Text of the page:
Heart Bar Stool

I had this idea kicking around in my head for a barstool made from a log with a built in footrest.  My original thought was for a square seat, but used on a diagonal like a diamond.  Then I was looking for ways to reduce the weight and realized that the back corner of the diamond would never be supporting anything.  As soon as I thought about cutting the back corner away, I realized the heart shape was the way to do that.

I turned to my stash of cypress logs that came from the trees I had cut down in my back yard. 

I used my router sled and supports to flatten and level the top and bottom faces of the logs.  My method for these smaller logs, is to:

  1. Put a 1″ thick piece of plywood on the driveway and shim it until it is level. 
  2. Put the log, top-side down on the level plywood,
  3. Shim the log until the sides are vertical / plumb. 
  4. Adjust the router rail supports to make them level. 
  5. Route the bottom in successive passes until it is flat. 
  6. Flip the log top to bottom.  
  7. Route the top in successive passes until the top is flat.  Now both ends are flat and co-planar. 

On these stools I wanted the seat to tip forward a few degrees so I actually shimmed them at the back just a little and leveled the top.  When the shims are removed, the top tips forward just enough to make them comfortable.

I cut out  a cardboard pattern of a heart and used it to trace the pattern on each end of the log. I used my Black and Decker electric chain saw to cut away the bulk of the wood to get close to the heart shape.

Keep trimming away to the profile of the heart on both ends. 

Once the shape was roughed out the chain saw, I switched to my makita angle grinder.  First with a KwikTool Bad Blade Carver and then a am 60 grit flap disk.

More shaping with the grinder and then a scrub plane to straighten and smooth some of the sides.

The scrub plane can leave a nice finish, but that is not the point.  The point is to straighten the sides.

On one of the stools I painted the ends early on to keep it from splitting as it dried.  Warning, if you do this, you have to do a lot more sanding to get the paint out of the endgrain.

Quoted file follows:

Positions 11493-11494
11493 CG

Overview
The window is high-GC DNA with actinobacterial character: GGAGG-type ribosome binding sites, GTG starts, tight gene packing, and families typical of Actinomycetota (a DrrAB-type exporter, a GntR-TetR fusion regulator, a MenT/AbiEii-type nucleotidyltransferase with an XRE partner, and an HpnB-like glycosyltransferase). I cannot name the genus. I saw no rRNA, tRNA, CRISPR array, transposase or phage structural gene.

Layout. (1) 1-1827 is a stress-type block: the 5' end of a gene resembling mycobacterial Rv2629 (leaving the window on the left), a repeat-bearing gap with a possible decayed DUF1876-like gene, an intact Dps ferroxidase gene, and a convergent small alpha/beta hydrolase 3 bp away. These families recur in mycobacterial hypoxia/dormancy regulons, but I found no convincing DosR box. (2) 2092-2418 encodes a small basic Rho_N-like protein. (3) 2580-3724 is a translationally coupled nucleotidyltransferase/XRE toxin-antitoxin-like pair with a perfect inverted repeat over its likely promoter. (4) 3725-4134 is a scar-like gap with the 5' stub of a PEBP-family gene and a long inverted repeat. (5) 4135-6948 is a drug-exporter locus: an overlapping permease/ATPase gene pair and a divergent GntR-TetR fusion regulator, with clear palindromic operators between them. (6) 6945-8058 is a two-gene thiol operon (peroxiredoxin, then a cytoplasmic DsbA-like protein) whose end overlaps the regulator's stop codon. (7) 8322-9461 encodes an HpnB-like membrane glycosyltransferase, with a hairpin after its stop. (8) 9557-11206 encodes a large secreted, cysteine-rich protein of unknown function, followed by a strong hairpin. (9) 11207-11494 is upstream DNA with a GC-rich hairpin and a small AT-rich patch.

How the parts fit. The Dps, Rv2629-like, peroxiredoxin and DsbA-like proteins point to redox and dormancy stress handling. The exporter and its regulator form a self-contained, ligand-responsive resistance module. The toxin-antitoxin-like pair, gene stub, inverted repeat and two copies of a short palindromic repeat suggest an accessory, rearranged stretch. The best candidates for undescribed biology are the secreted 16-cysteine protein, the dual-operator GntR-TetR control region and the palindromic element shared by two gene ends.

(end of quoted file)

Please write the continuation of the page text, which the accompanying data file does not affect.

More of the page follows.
Shaping the foot rest takes a lot of  patience and odd angles.  While cutting and shaping in odd angles it is especially important to be careful to avoid kickback.  Be intentional about not putting yourself in front of the grinder’s direction of kick.

Finding the right angle for the foot rest takes a lot of trial and error.  Testing and re-shaping.

The footrest “mouth” is still too small.  It does not provide a good rest just yet.

Here I elevated the stool while sanding to keep me from hunching over too much.  You can see that I added 3 nail-on plastic feet just to keep it from rocking. 

This photo is a bit out of order.   It went back a few times for more enlargement of the foot rest.

For protection and color I used Outdoor Defense Oil from The Real Milk Paint Co.  It is mainly Tung Oil but has zinc in it for protection from the sun and mildew.  It imparts a nice orangish tint.  You can’t protect from Sun damage without tint.

The oil really enhances the white ring that appears around cypress knots.  It is a very cool visual effect.

One finished stool next to an unfinished stool just for comparison.  Also visible here are the handles carved in on each side to make it easier to move the stools around. (and further reduce their weight)

I made two of these heart shaped bar stools about a year apart. The first one sat outside on our pool deck in Florida.  It has had plenty of sun on it and plenty wet conditions to promote mold. I have to say that so far the Outdoor Defense Oil has held up well.  No complaints, so I used it on the second stool too.

On each stool I did three coats of oil all over the stool and an extra three coats on the top surface.  End grain is extra thirsty.

They both sit by our outdoor bar, ready support weary behinds and thirsty guests.